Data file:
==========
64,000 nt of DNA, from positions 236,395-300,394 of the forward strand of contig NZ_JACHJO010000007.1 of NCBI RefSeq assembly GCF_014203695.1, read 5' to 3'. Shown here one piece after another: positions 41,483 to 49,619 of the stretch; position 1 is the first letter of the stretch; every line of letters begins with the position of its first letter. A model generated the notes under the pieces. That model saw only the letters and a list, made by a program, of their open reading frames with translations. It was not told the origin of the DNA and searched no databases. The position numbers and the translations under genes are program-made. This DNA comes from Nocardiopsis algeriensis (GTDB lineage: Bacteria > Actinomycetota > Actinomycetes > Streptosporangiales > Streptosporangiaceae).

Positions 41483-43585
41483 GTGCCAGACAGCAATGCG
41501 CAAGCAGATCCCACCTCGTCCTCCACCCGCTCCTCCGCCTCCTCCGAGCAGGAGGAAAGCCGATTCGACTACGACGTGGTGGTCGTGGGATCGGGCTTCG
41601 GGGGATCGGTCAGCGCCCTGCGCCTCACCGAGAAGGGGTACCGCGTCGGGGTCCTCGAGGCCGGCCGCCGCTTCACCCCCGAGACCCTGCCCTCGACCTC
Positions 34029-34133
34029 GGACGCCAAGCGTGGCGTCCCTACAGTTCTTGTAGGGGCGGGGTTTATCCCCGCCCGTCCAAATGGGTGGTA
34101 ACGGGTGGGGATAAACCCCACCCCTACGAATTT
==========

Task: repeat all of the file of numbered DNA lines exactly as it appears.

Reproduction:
64,000 nt of DNA, from positions 236,395-300,394 of the forward strand of contig NZ_JACHJO010000007.1 of NCBI RefSeq assembly GCF_014203695.1, read 5' to 3'. Shown here one piece after another: positions 41,483 to 49,619 of the stretch; position 1 is the first letter of the stretch; every line of letters begins with the position of its first letter. A model generated the notes under the pieces. That model saw only the letters and a list, made by a program, of their open reading frames with translations. It was not told the origin of the DNA and searched no databases. The position numbers and the translations under genes are program-made. This DNA comes from Nocardiopsis algeriensis (GTDB lineage: Bacteria > Actinomycetota > Actinomycetes > Streptosporangiales > Streptosporangiaceae).

Positions 41483-43585
41483 GTGCCAGACAGCAATGCG
41501 CAAGCAGATCCCACCTCGTCCTCCACCCGCTCCTCCGCCTCCTCCGAGCAGGAGGAAAGCCGATTCGACTACGACGTGGTGGTCGTGGGATCGGGCTTCG
41601 GGGGATCGGTCAGCGCCCTGCGCCTCACCGAGAAGGGGTACCGCGTCGGGGTCCTCGAGGCCGGCCGCCGCTTCACCCCCGAGACCCTGCCCTCGACCTC
Positions 34029-34133
34029 GGACGCCAAGCGTGGCGTCCCTACAGTTCTTGTAGGGGCGGGGTTTATCCCCGCCCGTCCAAATGGGTGGTA
34101 ACGGGTGGGGATAAACCCCACCCCTACGAATTT